Gordon Ramsay carved out a fiery reputation by hosting a television program called Kitchen Nightmares. It first aired in Britain in 2004, was successfully exported to the United States, and remains wildly popular in the English-speaking world. The show focuses on struggling restaurants that are about to go out of business; Ramsay rescues them through a combination of tough-guy attitude and personal experience. The famous chef does not refrain from using bad language and even worse manners on every episode, but it's all for a good cause: to save the floundering business, or in Ramsay's own words, "to save the owner's ass."
Now, a chef from Madrid named Alberto Chicote is getting ready to emulate Ramsay in an adaptation that will air in September on laSexta. Translated directly as Pesadilla en la cocina, the show's producers are still selecting restaurants, but things are going "full steam ahead" in order to make it in time for the fall programming, says Chicote.
Although his rotund exterior and vehement style make Chicote seem like a tough guy at first glance, he is in fact a sensitive individual who likes to share his gastronomic and photographic experiences with his friends, who include fellow Madrid chefs Paco Roncero, Joaquín Felipe and Sacha Hormaechea.
But there is little doubt that it was his appearance - think of a bear about to pounce - that seduced network producers. The new star of the show warns: "We're going to kick ass, because it's all about refloating a business. [...] I don't care if I get a bad reputation from this. Gordon Ramsay is not an unmerciful bastard. What he's done on Kitchen Nightmares is to give back restaurant managers their passion for what they do, and you can't do that just by back-patting," says Chicote. "Viewers are going to see places where they would not want to go for dinner, but which can be honest about their problems and change for the better. Disastrous restaurants can turn into role models for others, given a change of direction."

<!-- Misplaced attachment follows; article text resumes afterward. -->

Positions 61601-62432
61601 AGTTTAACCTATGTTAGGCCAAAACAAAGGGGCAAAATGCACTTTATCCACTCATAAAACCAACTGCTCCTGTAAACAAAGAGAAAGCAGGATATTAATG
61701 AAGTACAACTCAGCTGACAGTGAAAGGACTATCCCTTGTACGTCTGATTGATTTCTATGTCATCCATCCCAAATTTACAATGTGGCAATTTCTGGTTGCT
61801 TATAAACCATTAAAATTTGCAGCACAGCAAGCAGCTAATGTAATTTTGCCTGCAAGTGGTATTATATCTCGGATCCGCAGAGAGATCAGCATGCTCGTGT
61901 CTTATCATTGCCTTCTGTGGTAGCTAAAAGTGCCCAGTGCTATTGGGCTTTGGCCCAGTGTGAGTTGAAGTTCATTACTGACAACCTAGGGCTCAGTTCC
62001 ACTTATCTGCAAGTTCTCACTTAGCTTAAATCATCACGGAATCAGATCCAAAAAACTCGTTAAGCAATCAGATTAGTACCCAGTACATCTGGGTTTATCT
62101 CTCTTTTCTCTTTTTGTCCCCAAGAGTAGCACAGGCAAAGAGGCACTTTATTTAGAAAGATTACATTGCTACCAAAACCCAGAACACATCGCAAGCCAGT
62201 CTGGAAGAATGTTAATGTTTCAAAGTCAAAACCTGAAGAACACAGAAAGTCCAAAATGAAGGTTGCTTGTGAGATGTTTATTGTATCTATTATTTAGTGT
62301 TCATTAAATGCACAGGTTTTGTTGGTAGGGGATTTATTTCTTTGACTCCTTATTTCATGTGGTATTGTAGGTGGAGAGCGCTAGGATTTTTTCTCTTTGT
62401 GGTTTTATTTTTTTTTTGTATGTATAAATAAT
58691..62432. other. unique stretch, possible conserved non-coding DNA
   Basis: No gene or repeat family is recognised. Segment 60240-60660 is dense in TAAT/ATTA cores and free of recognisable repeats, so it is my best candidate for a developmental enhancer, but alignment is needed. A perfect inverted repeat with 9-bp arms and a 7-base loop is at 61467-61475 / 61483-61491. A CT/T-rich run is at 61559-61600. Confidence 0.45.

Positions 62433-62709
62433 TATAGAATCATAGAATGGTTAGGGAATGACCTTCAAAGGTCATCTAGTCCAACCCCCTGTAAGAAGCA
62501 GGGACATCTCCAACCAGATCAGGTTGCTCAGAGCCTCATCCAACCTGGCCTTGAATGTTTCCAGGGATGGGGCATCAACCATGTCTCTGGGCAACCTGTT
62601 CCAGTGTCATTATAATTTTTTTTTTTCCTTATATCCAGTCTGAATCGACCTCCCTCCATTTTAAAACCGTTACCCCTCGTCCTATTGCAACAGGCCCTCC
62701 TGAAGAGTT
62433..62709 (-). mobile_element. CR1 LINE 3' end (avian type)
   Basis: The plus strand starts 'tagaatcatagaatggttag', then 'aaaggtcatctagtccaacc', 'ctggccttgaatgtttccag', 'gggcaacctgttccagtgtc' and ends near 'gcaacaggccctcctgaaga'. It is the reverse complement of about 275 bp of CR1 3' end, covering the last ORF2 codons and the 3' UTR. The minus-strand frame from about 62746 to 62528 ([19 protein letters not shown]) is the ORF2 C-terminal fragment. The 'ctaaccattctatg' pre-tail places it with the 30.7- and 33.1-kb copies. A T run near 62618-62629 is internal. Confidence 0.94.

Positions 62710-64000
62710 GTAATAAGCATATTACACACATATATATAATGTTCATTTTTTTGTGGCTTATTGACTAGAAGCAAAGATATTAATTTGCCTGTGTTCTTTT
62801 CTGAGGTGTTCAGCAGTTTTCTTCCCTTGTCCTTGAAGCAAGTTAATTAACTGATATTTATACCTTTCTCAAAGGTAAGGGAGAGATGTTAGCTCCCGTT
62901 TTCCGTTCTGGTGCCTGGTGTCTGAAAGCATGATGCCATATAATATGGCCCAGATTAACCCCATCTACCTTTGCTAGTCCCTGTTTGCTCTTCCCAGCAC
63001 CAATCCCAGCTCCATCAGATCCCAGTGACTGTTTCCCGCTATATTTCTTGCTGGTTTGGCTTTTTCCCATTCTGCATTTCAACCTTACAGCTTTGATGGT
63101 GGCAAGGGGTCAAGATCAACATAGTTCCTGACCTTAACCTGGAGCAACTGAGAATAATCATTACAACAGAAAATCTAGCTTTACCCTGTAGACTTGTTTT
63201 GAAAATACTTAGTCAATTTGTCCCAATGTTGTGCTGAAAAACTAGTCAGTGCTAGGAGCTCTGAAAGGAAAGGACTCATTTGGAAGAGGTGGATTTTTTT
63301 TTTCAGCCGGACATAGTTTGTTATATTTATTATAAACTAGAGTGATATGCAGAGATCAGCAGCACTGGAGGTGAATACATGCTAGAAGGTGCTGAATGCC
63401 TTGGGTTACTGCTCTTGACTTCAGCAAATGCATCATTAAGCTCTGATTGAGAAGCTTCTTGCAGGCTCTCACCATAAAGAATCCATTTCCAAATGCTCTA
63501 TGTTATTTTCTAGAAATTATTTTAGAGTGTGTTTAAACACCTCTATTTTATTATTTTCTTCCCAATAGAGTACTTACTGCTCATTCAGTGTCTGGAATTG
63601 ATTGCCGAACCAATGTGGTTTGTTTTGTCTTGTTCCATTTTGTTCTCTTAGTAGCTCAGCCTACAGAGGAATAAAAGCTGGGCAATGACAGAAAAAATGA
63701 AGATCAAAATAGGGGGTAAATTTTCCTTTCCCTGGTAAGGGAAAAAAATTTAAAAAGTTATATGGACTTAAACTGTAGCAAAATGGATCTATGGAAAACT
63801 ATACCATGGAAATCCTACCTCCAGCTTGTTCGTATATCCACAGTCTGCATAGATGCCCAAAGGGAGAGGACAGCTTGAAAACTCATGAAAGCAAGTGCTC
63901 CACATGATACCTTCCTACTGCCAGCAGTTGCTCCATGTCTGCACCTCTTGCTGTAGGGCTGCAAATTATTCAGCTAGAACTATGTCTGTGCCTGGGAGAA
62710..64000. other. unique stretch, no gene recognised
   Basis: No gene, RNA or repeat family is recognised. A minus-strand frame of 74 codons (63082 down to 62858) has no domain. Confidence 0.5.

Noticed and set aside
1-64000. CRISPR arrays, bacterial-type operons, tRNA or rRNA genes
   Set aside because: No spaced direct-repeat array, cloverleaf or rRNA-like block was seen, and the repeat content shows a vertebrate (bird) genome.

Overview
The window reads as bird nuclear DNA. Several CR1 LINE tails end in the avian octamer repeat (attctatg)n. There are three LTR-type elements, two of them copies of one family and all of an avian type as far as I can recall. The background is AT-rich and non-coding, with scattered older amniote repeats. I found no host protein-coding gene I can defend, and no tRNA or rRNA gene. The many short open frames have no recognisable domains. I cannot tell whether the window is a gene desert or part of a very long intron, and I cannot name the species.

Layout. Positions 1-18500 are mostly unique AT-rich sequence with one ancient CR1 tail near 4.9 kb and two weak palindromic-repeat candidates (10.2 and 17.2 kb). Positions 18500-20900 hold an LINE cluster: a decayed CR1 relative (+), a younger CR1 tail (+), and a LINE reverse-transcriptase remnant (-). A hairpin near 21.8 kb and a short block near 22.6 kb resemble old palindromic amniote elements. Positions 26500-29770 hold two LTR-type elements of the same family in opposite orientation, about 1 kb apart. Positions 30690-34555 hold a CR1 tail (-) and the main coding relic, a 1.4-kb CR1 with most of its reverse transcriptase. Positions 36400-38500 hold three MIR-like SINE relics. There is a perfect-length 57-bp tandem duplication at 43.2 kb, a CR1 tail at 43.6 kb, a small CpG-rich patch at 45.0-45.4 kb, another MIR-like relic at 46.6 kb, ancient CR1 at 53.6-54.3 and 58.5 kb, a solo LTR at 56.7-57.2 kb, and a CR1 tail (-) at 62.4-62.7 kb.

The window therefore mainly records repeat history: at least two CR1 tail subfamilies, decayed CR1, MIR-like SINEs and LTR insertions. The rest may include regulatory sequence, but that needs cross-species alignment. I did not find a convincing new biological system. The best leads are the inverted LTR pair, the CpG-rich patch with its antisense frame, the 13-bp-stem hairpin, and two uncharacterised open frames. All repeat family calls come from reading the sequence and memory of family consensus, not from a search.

"Pesadilla en la cocina is not just a show, it's very real," the chef goes on. "There's a whole consulting job going on there, with a good team behind it."
For the former head of restaurants like No-Do and Pan de Lujo, going down to street level is nothing new. Chicote, now 43, has been in the food trade since the age of 17, climbing the culinary ladder at various restaurants (El Cenachero, Lúculo, Sibaris, La Recoleta) until he eventually opened his own businesses.
"I've been cooking longer than I've been doing anything else, and I want to keep it that way. I'm a guy who sinks his teeth into life's pleasures and drives his fists into life's problems," he proclaims on his Facebook profile. His attitude on the set will follow along the same lines: "You cannot be condescending with slovenliness."
Despite the threatening tones, many restaurants are lining up to appear on the show's first 10 episodes. According to Chicote, there are applications coming in from all over Spain, both large cities and small towns. Their owners do not mind letting millions of people in on their secrets, as long as it helps them stay afloat.
"Being on TV is a chance to get out of the hole," after all. The chef explains that many people are convinced that they are doing things right, and cannot understand why their business does not work. "They are mired in their own mistakes, and cannot see any further. Besides telling them off, you also want to pull them out of their inertia. They've gone down to hell and you need to shake them in order to get them out of there. They have a week to get their act together and improve their facilities, their menu, their employee organization... In season two we will see whether they've done their homework or whether they're back to square one."